Patch 2.4 brings tuning changes to Diablo 2 Resurrected — but should it?
Watchers, I have a confession — I expected a patch before the release of ladders in Diablo 2 Resurrected. Who wouldn’t? But I didn’t expect actual, factual class balance changes to a functionally 20+ years old game. But now I wonder — do class changes (and the implications of active development) break the purpose of a “remaster”?
D2R is a remaster — but not really
First, it’s critical to remember that Blizzard considers D2R a “remaster,” as Diablo Executive Producer Rod Fergusson stated in the game announcement. Remasters offer the same game as the original, with changes to reflect improvements in gaming hardware (looking at you, 30 GB installer). Would the idea of game development run contrary to merely sprucing up an old chestnut? Yes, it does. Except…
The title is Diablo 2 Resurrected. At its most basic definition, resurrection means bringing something dead back to life. Diablo 2 was not a “dead” game — there were plenty of times before the D2R release where the Twitch category for Diablo 2 had more viewers than its younger sibling, Diablo 3. So the question becomes: why should Blizzard stop development for the title? The PTR’s patch notes even touch on the excitement of making balance changes when it, “has been more than eleven years since we’ve made changes like this to the game.”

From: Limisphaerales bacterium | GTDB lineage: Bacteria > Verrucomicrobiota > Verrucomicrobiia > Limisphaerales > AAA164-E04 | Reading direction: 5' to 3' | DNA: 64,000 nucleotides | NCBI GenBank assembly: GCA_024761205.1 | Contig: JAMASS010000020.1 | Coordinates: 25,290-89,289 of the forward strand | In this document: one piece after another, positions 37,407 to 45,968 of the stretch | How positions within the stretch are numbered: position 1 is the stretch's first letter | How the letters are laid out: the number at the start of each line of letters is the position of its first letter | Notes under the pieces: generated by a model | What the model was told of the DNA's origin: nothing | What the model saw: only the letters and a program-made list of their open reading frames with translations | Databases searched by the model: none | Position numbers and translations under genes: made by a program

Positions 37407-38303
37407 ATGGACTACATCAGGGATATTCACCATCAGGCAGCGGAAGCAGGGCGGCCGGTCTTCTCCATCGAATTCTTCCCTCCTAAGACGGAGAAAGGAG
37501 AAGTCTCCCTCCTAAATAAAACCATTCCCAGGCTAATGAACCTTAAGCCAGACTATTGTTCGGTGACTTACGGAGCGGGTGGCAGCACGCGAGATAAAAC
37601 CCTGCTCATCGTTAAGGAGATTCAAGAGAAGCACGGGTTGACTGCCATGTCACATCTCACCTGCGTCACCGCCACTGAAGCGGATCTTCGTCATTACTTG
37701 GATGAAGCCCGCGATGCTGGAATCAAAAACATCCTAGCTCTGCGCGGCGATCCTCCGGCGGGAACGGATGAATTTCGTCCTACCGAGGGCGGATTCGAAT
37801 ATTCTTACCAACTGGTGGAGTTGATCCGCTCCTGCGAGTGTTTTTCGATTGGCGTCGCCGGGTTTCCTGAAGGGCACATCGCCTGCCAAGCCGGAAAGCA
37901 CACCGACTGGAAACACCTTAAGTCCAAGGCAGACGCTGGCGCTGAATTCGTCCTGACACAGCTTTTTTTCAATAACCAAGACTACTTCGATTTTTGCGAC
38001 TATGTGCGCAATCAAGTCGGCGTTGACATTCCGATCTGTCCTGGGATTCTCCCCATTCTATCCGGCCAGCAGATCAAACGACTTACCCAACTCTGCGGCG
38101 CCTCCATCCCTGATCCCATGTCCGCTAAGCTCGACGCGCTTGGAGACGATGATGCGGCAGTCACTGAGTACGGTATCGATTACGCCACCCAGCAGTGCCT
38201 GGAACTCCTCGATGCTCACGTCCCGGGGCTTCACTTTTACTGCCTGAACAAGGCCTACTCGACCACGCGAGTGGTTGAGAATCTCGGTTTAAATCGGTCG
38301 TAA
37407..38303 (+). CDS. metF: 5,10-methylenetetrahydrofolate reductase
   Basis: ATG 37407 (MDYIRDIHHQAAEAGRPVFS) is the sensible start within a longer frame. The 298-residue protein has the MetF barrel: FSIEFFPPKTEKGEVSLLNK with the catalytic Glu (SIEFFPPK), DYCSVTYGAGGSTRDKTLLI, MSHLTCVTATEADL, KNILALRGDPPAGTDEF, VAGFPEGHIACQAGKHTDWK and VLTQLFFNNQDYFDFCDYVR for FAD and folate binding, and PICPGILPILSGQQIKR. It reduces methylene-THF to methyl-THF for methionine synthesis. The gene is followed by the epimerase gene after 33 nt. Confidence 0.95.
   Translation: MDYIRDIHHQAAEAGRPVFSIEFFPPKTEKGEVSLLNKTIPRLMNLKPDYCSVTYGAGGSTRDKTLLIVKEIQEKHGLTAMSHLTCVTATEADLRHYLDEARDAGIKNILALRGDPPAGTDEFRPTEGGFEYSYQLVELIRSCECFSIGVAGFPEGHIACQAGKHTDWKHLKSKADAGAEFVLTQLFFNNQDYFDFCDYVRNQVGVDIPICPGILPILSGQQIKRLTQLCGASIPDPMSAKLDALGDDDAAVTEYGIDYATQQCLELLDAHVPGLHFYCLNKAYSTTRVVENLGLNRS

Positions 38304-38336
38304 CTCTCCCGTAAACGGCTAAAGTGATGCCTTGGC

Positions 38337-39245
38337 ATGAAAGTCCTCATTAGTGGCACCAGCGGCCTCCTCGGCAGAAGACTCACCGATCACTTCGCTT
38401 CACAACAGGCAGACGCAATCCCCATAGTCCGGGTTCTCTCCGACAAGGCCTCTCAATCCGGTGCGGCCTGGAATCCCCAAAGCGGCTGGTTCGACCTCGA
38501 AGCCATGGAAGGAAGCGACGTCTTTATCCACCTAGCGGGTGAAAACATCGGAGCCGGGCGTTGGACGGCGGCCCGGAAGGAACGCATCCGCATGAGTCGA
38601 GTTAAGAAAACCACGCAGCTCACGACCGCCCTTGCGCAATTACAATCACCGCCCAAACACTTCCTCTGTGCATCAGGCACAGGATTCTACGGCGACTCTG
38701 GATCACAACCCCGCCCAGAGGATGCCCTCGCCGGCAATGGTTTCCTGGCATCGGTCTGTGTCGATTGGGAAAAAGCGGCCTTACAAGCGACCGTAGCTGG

Consider the PTR version number — Patch 2.4 seems an odd starting point, right? Well, it is, until you factor in the versions of the original Diablo 2 stopping at the 1.14 major version number; Lord of Destruction installed patch 1.7, and subsequent updates brought different changes to D2 classic versus LOD (completely unlike D3’s numbering changing to 2.x for Reaper of Souls). From a versioning perspective, D2R is a continuation of D2, and patch 2.4 emphasizes that by bringing class balance changes.
Bringing build variety to a 22-year-old title for Amazons and Assassins
What changes are important enough for Blizzard to push the first balance changes in over ten years? Let’s review the highlights!